Switzerland has banned the practice of cooking lobsters from a live state. Almost all recipes instruct to plunge still-living lobsters head-first into boiling water before continuing with dressings or such.
A growing body of scientific evidence states that lobsters and other crustaceans like crabs or crayfish can actually feel pain, the BBC reports. Switzerland thus decreed that lobsters should be stunned first before dunking them in hot water to avoid unnecessary suffering.
According to Jonathan Birch, assistant professor in philosophy at the London School of Economics, animal welfare scientists define pain as “an aversive sensation and feeling associated with actual or potential tissue damage.” Using this definition means crustaceans do feel pain. Birch adds in an article,
Crabs and lobsters deserve protection from being cooked alive.
At Queen’s University in Belfast, scientists found that crabs gave up important hiding place after repeatedly being given electric shocks in that particular location. Robert Elwood, who led the team carrying out the experiments, said, “They were willing to give up their hideaway in order to avoid the source of their probable pain.” These experiments show that “rapid avoidance learning, and [crustaceans] giving up highly valuable resources to avoid certain noxious stimuli” are consistent with pain.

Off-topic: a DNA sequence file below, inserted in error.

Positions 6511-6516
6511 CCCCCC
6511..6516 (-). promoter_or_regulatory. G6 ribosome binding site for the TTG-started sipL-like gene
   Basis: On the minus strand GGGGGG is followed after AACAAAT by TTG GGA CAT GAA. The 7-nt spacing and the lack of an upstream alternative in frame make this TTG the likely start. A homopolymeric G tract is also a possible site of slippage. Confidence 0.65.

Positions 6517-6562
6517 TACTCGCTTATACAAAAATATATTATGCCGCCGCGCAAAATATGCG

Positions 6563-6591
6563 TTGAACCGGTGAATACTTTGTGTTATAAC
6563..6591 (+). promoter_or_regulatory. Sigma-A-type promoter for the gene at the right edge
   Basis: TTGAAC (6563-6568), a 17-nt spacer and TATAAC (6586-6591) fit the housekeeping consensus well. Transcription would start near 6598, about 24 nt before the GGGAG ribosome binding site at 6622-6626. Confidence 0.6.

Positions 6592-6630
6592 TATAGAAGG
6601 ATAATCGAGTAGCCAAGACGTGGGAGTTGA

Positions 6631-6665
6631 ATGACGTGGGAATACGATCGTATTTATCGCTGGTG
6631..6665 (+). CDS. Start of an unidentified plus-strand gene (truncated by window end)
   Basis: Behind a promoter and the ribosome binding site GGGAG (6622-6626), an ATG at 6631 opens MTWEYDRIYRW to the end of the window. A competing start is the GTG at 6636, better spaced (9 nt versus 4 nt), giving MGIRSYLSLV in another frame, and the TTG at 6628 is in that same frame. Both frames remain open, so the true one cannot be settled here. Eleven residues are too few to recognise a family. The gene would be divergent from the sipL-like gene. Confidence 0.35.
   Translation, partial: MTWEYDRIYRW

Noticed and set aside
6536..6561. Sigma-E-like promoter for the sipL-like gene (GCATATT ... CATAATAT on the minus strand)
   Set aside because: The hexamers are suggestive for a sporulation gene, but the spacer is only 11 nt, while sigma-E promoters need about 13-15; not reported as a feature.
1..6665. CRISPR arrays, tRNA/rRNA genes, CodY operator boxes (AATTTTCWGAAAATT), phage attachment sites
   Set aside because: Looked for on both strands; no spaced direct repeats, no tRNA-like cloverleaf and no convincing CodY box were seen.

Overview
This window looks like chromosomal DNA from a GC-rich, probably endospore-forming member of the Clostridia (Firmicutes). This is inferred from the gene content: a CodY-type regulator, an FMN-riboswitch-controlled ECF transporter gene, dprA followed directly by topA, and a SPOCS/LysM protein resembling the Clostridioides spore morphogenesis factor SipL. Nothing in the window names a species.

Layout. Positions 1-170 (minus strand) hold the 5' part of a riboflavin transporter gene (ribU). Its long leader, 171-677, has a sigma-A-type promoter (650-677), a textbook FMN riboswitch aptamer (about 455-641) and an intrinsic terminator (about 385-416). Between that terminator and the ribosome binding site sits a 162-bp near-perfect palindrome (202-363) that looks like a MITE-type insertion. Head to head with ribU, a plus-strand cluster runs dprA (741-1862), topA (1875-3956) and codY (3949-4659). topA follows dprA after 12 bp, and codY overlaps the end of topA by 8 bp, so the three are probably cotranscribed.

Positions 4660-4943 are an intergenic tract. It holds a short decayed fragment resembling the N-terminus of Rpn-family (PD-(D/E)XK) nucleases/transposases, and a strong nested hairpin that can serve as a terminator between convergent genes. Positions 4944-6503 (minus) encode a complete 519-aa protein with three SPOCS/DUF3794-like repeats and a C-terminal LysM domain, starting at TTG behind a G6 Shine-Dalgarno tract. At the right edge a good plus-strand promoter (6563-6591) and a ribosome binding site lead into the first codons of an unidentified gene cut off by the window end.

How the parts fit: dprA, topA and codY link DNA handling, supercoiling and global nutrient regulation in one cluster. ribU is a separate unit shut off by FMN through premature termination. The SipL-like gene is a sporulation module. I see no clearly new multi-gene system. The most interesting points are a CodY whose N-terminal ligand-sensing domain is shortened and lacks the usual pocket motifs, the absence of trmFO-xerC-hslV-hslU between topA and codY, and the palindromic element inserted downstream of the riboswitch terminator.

Activists say that lobsters and other invertebrates should therefore be killed humanely, either by putting them in a state of unconsciousness or killing them immediately.
But crustaceans have decentralized nervous systems, meaning it takes more than one blow to the head to stun them, unlike fish. Methods of carrying this out include stunning the lobster or crab electronically, chilling the animal in cold air or an ice slurry for 20 minutes, and other devices, RSPCA Australia advises.
Elwood says that the most concerning thing are not home cooks or even restaurant kitchens, but large food processing plants where animals are generally dismembered without first killing them or rendering them unconscious.